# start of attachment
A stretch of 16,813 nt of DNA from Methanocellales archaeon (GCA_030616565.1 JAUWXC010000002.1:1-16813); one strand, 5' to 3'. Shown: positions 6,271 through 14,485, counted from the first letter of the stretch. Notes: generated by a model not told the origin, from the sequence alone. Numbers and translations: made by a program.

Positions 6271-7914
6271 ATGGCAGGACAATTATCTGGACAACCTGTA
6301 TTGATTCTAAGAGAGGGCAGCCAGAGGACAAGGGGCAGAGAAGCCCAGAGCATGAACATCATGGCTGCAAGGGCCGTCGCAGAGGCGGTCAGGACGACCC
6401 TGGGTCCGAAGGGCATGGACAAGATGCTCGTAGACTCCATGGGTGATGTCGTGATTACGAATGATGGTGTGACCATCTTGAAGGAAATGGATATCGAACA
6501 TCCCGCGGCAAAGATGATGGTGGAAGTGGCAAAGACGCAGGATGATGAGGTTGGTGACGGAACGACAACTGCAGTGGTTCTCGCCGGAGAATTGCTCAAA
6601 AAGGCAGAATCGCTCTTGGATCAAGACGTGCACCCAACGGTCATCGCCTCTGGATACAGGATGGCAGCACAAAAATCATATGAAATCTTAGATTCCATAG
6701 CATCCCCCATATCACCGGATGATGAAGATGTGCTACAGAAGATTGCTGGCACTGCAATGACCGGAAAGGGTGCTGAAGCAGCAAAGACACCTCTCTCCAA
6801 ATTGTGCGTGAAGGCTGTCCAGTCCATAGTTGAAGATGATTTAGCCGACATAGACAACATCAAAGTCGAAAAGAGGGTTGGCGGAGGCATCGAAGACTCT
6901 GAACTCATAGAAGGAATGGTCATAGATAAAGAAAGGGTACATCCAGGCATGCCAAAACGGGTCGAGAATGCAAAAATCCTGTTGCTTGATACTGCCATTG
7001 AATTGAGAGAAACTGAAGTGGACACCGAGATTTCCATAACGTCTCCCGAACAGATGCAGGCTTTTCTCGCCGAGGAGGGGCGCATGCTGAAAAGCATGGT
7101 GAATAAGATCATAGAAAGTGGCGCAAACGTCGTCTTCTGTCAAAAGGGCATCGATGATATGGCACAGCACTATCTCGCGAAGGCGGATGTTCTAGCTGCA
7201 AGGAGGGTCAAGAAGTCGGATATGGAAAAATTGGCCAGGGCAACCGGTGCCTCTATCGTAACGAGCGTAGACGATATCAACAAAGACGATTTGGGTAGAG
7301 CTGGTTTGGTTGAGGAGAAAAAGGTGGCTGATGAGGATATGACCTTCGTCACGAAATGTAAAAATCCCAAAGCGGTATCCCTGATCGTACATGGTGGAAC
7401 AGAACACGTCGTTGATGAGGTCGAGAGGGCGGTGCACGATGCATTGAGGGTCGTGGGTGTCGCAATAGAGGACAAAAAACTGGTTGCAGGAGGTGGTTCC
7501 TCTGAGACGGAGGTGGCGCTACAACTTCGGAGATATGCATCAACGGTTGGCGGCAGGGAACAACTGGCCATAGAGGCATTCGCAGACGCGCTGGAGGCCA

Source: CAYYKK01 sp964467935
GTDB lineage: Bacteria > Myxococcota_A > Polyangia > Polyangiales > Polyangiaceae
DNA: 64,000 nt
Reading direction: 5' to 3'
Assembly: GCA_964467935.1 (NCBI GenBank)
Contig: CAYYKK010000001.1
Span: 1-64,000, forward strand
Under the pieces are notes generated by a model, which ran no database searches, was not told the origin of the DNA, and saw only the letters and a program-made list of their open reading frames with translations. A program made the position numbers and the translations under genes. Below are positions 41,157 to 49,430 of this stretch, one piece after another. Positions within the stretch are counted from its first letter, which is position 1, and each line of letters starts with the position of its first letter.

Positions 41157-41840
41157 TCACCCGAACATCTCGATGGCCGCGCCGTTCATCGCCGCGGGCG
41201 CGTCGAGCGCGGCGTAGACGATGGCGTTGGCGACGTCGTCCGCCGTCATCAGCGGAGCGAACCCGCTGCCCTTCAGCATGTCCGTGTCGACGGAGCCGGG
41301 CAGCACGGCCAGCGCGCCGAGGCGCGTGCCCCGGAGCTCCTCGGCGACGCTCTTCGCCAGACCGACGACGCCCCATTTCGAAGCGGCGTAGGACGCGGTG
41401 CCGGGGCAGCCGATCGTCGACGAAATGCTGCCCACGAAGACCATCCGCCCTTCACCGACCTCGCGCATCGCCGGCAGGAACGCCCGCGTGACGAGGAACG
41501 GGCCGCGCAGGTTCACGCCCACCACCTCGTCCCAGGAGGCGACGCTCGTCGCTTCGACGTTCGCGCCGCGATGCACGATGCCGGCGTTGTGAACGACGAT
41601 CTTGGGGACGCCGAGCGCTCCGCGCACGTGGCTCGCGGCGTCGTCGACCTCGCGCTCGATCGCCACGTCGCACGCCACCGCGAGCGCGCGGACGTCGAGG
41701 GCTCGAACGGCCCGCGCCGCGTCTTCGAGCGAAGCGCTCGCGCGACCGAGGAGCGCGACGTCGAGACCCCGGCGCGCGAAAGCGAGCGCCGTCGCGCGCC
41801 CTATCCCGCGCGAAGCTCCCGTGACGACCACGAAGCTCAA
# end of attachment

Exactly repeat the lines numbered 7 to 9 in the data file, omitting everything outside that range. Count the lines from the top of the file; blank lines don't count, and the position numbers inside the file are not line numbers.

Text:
6601 AAGGCAGAATCGCTCTTGGATCAAGACGTGCACCCAACGGTCATCGCCTCTGGATACAGGATGGCAGCACAAAAATCATATGAAATCTTAGATTCCATAG
6701 CATCCCCCATATCACCGGATGATGAAGATGTGCTACAGAAGATTGCTGGCACTGCAATGACCGGAAAGGGTGCTGAAGCAGCAAAGACACCTCTCTCCAA
6801 ATTGTGCGTGAAGGCTGTCCAGTCCATAGTTGAAGATGATTTAGCCGACATAGACAACATCAAAGTCGAAAAGAGGGTTGGCGGAGGCATCGAAGACTCT